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The fact that you can binge most original Netflix series in a matter of a few days is both a blessing and a curse. As many viewers of the streaming giant’s series Stranger Things wrap season 1, we’re already wondering when we’ll get more of the breakout cult hit.
It looks like the show creators might be planning something to keep us tied over until it returns: an 8-bit videogame.
IGN sat down with Matt and Ross Duffer, the creators of the hit series, and demanded answers. One of the big questions asked was where in the timeline the creators saw the show picking back up. Here’s what Matt and Ross suggested:
Matt: Yeah, you have to do the Harry Potter thing. You have to jump a year. Because like Gaten [Matarazzo], his voice has already dropped quite a bit, to the point where we couldn’t even do ADR with him. We had to pitch it way up. It’s dropped. He’s grown. As much as I would love to have it be Christmas right after that, it’s just not feasible, so we’re going to skip a year. They’ll be a year older and all their changes they’re going through, we’ll take that into account and kind of work that into the show.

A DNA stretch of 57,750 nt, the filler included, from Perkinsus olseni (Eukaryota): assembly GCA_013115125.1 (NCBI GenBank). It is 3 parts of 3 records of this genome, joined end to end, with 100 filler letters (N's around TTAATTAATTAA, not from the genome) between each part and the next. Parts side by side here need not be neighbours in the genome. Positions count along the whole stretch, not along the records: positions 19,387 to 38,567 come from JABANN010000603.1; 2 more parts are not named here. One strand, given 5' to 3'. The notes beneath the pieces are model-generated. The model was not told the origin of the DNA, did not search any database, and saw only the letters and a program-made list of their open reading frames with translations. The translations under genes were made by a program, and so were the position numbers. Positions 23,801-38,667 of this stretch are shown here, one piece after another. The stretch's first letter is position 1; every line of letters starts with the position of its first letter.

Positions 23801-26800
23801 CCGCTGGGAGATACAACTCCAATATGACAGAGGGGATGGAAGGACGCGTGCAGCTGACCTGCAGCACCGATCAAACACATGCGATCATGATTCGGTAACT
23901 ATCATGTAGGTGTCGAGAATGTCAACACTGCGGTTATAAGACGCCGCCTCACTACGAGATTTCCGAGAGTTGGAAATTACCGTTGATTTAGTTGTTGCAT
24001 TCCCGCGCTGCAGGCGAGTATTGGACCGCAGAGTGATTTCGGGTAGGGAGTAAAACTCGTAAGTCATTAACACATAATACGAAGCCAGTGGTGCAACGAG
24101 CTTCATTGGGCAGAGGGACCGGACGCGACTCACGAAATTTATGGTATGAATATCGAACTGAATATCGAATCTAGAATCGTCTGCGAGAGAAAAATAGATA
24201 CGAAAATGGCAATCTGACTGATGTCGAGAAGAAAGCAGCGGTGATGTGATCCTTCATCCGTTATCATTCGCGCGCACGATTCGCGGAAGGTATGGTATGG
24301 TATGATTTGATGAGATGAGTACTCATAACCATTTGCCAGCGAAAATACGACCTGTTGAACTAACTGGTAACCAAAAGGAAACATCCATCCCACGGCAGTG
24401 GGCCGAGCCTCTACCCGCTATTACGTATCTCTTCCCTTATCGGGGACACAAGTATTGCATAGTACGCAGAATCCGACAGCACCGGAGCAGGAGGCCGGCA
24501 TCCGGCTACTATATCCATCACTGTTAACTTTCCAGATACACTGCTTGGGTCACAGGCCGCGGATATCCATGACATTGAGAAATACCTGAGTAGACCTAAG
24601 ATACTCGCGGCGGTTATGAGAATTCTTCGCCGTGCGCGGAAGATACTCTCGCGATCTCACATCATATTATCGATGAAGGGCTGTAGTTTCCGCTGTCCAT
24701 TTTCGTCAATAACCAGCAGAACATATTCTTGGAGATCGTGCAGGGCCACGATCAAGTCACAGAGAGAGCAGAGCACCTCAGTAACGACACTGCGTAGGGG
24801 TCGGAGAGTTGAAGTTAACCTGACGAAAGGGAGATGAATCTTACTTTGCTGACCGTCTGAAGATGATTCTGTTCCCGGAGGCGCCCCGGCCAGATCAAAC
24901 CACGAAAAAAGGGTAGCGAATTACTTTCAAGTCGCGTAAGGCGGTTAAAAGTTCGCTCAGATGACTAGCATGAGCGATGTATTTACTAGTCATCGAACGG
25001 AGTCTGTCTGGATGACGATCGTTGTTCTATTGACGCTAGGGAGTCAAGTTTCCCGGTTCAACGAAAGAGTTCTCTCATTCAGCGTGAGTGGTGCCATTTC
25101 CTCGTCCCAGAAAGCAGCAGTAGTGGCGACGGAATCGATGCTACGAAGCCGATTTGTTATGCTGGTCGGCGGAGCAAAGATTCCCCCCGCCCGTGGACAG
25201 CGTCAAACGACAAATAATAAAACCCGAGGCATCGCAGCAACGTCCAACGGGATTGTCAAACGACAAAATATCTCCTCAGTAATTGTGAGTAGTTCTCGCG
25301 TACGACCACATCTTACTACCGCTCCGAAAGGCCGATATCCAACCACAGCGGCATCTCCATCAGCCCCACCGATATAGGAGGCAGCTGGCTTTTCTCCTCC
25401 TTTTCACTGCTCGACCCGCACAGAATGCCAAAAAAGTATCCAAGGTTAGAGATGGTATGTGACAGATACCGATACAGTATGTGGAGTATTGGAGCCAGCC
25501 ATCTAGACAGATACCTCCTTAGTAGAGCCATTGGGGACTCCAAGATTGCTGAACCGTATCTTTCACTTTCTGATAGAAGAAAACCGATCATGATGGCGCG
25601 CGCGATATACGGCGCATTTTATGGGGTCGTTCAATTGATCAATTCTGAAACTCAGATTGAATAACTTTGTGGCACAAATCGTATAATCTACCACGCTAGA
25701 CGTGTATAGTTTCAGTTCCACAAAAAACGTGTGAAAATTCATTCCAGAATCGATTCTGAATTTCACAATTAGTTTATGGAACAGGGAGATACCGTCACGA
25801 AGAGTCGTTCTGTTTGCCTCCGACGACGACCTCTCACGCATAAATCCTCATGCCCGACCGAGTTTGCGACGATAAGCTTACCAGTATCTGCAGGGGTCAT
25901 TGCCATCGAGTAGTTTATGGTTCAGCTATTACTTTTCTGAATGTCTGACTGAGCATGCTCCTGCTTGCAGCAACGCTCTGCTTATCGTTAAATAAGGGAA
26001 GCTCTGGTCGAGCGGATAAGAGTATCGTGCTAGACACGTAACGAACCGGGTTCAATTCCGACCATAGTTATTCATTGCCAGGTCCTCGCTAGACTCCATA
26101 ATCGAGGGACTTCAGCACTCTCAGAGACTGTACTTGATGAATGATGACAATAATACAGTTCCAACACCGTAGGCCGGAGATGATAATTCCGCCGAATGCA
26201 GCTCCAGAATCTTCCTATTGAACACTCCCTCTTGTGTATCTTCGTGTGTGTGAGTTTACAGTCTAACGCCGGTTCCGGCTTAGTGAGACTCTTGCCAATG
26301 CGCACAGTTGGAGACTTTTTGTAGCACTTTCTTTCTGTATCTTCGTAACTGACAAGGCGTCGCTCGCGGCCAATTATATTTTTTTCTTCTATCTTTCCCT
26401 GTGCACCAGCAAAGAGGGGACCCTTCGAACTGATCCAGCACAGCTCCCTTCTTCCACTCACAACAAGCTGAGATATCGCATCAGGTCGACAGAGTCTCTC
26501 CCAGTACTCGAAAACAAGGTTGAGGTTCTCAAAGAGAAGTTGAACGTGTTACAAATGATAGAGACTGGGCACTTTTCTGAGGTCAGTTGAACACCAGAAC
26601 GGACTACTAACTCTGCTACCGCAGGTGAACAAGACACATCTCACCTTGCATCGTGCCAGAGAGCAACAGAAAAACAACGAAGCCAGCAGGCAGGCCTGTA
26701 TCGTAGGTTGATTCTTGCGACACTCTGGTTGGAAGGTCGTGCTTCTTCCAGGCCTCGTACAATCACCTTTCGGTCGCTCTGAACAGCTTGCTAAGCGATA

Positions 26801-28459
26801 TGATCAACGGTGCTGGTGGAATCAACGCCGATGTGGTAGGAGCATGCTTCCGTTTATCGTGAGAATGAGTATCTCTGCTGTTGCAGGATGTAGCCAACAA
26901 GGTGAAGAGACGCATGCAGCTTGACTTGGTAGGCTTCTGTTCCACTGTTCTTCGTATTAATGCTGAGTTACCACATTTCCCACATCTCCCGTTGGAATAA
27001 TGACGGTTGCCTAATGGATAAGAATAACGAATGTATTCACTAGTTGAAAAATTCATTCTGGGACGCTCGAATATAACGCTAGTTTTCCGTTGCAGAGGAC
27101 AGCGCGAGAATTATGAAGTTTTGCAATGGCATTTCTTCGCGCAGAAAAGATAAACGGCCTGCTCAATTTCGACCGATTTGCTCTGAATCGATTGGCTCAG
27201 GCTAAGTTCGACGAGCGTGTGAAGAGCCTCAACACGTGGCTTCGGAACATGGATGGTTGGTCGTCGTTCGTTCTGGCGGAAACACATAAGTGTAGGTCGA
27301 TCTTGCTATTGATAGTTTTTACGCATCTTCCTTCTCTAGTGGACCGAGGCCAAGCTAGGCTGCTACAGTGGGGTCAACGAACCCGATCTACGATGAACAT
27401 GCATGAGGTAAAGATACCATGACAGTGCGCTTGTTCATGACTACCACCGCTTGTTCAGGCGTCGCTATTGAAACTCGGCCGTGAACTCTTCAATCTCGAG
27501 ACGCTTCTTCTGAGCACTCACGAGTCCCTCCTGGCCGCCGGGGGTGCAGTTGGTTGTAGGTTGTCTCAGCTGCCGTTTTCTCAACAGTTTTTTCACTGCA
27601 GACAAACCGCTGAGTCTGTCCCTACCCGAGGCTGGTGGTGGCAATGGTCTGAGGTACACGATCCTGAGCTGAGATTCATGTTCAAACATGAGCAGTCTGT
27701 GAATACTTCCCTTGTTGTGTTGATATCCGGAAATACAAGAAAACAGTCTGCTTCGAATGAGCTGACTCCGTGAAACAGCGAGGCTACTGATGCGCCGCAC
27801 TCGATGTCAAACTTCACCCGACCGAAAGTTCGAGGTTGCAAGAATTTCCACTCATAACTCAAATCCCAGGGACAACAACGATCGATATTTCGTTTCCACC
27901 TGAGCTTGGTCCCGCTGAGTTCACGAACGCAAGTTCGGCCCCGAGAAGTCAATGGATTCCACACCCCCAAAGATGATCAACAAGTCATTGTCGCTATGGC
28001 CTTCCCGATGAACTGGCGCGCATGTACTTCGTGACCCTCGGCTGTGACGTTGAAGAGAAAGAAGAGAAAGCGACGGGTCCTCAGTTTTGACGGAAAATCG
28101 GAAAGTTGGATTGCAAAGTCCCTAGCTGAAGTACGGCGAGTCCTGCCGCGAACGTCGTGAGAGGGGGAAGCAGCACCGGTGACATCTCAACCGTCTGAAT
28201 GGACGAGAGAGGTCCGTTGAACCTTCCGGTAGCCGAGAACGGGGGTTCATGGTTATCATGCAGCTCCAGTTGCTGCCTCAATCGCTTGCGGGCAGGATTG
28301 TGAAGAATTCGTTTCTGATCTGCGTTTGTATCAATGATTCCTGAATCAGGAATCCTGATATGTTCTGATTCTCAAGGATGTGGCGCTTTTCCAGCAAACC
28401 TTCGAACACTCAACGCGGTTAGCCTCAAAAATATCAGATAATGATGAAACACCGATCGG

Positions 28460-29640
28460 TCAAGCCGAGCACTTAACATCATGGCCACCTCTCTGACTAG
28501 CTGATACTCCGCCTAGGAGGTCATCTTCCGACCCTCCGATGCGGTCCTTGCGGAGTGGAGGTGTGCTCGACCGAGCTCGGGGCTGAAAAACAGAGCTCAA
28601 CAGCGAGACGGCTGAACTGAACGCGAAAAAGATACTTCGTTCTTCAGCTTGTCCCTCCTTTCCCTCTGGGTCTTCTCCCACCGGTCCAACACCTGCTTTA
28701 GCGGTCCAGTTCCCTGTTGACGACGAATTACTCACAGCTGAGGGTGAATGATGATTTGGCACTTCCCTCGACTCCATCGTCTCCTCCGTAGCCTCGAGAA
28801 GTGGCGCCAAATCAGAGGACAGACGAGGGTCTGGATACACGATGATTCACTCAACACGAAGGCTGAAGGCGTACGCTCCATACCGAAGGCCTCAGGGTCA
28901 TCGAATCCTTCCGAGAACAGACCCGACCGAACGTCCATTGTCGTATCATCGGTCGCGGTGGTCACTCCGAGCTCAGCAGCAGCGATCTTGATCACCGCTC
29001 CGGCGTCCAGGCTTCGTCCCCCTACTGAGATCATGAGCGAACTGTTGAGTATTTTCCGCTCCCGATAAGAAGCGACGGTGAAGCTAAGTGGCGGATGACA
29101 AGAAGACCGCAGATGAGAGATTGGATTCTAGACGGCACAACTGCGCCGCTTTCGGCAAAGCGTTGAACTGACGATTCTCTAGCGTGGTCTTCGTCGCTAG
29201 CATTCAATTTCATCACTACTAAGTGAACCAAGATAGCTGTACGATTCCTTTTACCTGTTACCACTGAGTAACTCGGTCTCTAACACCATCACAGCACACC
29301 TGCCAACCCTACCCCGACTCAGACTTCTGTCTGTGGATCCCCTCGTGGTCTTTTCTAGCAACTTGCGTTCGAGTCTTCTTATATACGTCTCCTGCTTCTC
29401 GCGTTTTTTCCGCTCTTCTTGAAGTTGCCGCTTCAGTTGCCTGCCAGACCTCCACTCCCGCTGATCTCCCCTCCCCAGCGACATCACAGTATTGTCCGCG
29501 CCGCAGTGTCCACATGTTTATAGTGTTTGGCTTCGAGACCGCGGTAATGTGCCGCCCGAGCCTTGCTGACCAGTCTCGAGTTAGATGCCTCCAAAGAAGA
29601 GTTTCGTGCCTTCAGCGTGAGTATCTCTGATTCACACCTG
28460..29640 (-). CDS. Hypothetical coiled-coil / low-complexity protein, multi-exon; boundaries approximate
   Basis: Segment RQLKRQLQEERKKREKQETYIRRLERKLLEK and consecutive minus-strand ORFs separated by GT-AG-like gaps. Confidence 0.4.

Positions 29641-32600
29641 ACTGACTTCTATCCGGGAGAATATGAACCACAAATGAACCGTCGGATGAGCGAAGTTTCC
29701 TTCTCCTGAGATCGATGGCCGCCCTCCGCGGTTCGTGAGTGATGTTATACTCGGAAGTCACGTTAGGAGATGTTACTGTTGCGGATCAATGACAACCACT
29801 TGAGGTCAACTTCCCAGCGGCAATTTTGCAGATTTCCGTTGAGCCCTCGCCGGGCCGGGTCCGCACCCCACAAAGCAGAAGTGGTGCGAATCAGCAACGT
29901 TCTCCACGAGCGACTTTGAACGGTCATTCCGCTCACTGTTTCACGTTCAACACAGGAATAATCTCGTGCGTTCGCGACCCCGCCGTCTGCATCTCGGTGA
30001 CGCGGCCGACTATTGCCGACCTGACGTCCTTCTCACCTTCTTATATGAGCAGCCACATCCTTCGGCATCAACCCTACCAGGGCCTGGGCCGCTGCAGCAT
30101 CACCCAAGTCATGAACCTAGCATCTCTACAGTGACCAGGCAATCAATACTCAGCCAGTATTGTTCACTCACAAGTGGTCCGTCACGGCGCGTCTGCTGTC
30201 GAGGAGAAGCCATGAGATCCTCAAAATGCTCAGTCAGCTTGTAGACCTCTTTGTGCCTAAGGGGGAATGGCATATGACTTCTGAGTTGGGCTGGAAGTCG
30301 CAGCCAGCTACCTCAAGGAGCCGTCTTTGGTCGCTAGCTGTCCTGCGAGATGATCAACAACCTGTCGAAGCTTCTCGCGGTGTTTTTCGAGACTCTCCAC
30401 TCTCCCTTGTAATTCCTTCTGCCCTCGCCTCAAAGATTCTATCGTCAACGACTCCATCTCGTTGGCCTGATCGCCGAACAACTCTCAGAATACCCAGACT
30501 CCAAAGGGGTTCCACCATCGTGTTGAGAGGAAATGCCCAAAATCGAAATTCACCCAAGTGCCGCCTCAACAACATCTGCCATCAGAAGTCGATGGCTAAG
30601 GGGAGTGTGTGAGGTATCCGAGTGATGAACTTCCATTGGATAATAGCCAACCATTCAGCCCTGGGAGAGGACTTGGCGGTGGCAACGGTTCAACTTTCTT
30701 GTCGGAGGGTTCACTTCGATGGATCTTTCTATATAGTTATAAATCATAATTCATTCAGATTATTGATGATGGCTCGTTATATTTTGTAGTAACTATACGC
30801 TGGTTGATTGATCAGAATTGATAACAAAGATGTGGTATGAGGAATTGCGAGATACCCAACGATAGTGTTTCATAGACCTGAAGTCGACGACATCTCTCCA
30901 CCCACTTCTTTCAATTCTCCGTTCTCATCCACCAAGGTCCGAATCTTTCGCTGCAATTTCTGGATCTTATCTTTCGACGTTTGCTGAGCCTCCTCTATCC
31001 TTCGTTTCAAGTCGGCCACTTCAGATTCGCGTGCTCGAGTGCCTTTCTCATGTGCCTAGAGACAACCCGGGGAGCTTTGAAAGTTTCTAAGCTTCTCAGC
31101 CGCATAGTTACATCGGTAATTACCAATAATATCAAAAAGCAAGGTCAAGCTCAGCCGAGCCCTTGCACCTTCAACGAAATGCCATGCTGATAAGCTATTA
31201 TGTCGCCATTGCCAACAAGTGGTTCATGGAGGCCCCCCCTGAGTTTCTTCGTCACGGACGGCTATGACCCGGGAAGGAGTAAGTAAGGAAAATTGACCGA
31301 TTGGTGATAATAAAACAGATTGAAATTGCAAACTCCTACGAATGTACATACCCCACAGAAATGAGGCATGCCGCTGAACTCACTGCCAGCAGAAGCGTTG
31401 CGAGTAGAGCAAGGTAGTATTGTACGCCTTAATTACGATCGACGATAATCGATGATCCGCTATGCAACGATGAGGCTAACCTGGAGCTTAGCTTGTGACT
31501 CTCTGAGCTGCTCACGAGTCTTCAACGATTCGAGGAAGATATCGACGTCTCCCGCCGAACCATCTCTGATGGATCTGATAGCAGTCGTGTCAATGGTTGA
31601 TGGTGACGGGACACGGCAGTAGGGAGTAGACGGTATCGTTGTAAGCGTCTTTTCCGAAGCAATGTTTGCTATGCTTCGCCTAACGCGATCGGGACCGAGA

Ross: It’s also just exciting having these initial conversations about it because the jump allows us to say “what happened in that year?” It actually opens up a lot more storytelling possibilities. These characters have changed and the audience has to sort of fill in those gaps of what went on in that year. To us, it’s exciting. So the fact that we have to make this jump, because of the kids, we’re trying to use that to our advantage.
IGN suggested that maybe they create a comic book to cover the time in between, but Matt revealed they are actually considering an 8-bit video game based on fan art; 8-bit art of the show does seem to be popular online, with fans posting both videos and photos inspired by season 1.
The Duffers didn’t expand more on the idea—we’ll have to wait and see if the game comes to fruition or remains just a fan fantasy.
Tess Cagle is a reporter who focuses on politics, lifestyle, and streaming entertainment. Her work has appeared in the New York Times, Texas Monthly, the Austin American-Statesman, Damn Joan, and Community Impact Newspaper. She’s also a portrait, events, and live music photographer in Central Texas.